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Mixed mode chromatography

Mixed mode chromatography (MMC) or multimodal chromatography is any chromatographic separation method that exploits more than a single form of interaction between the stationary phase and analytes. These techniques leverage media supports with functionalized ligands that are capable of different modes of interactions such as size exclusion, affinity, ion exchange, or hydrophobic interactions. Combining separation methods enhances selectivity during the protein purification process. Use the Multimodal Chromatography Handbook from Cytiva for practical tips and in-depth information.

In affinity chromatography, a specific site on the protein is the target for ligands. However, mixed mode ligands have no known specificity. MMC interactions depend on one another. When using a mixed mode ligand with ionic and hydrophobic elements, increased salt concentration promotes hydrophobic interactions. An increased ionic strength disrupts ionic bonds. MMC can be physical or chemical in nature. Physical MMC has a stationary phase that comprises two or more types of packing materials, while chemical MMC uses just a single type of packing material with two or more functionalities.

Mixed mode media

Mixed mode media combine various chromatography separation methods, reducing the number of column steps required for purification. Parameters relevant to each separation mode control elution and binding. Commercially available mixed mode media include:

Hydrophobic ion exchange resins

These resins are based on ligands that have ionic and hydrophobic elements. Parameters that affect ion exchange and elution are ionic strength, pH, and buffers. Parameters that affect hydrophobic interactions are salt type, concentration, and additives. Capto™ adhere multimodal resin from Cytiva uses a multimodal ligand with hydrophobic ion exchange, or electrostatic, activities.

Size-exclusion chromatography, ion exchange, and hydrophobic resins

These multimodal resins use a core bead structure in which pore sizes permit only small biomolecules to pass through the bead shell to a core containing a ligand that binds target molecules. Capto™ Core 700 beads are an example. Resins based on these beads are intended to purify target biomolecules in flow-through mode, where impurities are captured on the ligand-activated core while the molecule of interest flows over the resin and is captured in the flowthrough.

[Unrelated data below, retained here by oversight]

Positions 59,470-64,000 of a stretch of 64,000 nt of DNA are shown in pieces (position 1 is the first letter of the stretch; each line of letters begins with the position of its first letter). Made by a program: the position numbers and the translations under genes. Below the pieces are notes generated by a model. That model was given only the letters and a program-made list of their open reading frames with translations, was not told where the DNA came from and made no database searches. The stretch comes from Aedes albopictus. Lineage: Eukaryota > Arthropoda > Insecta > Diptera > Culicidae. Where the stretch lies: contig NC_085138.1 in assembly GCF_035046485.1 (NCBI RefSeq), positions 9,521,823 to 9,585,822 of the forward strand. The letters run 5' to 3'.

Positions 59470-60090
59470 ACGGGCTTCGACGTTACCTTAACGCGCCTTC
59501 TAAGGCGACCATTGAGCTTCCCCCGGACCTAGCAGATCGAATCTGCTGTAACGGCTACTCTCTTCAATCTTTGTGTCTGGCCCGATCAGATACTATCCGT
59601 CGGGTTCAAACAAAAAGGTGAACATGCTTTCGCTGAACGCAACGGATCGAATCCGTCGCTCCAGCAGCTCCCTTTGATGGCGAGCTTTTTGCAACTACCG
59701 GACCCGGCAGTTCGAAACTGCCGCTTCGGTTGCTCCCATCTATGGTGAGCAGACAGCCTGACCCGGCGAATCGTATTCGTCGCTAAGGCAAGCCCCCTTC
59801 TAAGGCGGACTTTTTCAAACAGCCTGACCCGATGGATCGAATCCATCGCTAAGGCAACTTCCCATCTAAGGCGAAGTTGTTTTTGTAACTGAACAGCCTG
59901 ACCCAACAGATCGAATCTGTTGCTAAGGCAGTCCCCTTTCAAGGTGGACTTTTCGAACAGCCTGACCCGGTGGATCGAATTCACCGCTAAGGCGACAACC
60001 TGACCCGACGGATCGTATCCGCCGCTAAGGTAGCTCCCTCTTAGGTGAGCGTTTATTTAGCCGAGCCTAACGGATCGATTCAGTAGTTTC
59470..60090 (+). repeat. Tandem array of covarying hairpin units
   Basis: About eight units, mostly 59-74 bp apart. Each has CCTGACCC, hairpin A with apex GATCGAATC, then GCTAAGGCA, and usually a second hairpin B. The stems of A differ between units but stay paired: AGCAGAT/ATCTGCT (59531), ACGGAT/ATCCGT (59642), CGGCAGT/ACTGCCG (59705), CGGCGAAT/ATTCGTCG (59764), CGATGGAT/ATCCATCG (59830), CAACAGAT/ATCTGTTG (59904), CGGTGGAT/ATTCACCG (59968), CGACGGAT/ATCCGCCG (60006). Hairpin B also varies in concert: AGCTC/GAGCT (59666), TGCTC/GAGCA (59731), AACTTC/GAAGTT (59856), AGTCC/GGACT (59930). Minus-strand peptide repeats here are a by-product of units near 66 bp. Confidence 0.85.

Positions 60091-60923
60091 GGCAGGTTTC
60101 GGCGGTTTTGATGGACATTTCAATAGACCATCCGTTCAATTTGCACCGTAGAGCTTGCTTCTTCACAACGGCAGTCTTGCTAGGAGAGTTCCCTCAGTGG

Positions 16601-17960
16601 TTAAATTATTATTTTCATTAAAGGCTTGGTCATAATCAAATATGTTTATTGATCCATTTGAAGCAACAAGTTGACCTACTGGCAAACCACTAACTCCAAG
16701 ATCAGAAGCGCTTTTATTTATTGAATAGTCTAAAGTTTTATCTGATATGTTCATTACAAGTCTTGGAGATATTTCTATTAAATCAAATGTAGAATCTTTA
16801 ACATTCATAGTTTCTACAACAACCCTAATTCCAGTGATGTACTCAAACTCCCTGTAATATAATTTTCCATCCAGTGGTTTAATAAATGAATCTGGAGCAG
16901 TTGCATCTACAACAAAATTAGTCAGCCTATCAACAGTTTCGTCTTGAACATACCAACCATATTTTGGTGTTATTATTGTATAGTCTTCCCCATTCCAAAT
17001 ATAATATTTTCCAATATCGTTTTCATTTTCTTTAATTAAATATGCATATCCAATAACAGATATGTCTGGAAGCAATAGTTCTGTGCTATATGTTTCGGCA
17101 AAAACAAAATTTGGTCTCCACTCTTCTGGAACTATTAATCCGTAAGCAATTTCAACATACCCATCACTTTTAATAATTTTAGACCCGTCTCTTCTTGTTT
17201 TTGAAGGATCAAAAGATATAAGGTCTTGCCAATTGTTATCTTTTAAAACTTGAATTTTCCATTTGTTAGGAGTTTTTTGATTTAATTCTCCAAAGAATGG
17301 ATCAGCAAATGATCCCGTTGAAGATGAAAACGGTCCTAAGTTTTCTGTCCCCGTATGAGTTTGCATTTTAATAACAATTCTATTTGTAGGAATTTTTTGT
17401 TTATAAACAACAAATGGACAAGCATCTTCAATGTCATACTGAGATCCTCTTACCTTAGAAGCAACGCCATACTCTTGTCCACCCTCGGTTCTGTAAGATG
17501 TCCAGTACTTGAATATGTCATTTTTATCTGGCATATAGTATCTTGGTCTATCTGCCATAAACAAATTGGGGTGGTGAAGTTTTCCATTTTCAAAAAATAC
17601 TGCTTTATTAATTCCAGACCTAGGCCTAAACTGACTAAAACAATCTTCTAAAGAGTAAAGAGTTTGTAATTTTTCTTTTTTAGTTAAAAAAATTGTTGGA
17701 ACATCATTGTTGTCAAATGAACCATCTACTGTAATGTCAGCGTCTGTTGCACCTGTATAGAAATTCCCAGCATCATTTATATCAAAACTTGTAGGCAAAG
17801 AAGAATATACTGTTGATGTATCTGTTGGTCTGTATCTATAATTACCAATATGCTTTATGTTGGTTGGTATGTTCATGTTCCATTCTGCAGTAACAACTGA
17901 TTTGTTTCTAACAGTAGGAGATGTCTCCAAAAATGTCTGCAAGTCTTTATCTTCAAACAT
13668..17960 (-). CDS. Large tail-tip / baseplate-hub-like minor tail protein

Mixed mode resins

Based on media functionalized with ligands that are inherently capable of various chromatographic interactions, mixed mode resins are versatile. Their ability to merge different modes of protein separation enhances selectivity. These resins enable you to remove process impurities in a single-column step, saving time. Mixed mode chromatography resins allow salt-tolerant adsorption of target proteins. They facilitate the binding of desired proteins without dilution or addition of salts, making them a good choice for direct capture steps. You can also use these resins for polishing chromatography in downstream processes.

Mixed mode resins FAQs

Here are answers to some frequently asked questions about protein mixed mode chromatography resins.

What are mixed mode chromatography resins?
Mixed mode resins are resins that contain ligands that can exploit different types of chromatographic separation techniques, such as ion exchange, size exclusion, and hydrophobic interaction.

What is a mixed mode column?
Mixed mode columns are chromatography columns that are prepacked with mixed mode resins.

What are the benefits of mixed mode chromatography?
Mixed mode chromatography can be beneficial for intermediate purification and polishing in a purification protocol. It offers you new options such as high conductivity binding and an alternative selectivity when conditions in the purification workflow are challenging.

Mixed mode chromatography offers you alternative solutions in purification workflows by widening the window of operation where traditional resins are not as effective as you had hoped. You might consider mixed mode chromatography:

  • When the selectivity of a conventional resin is insufficient to provide the required purity of the target protein
  • If salt tolerance is required, for example, when the loading conductivity of the sample is too high for a traditional ion exchange resin
  • When there is a need to reduce the number of purification steps.

How should I choose a mixed mode resin for my needs?
We offer multimodal resins in a wide range of formats to meet users’ needs at all stages of protein purification process development and manufacturing. Our mixed mode chromatography resins are part of our line of Capto™ resins, which have been developed and supported for production-scale chromatography.

Use our online resin selection tool for further selection guidance.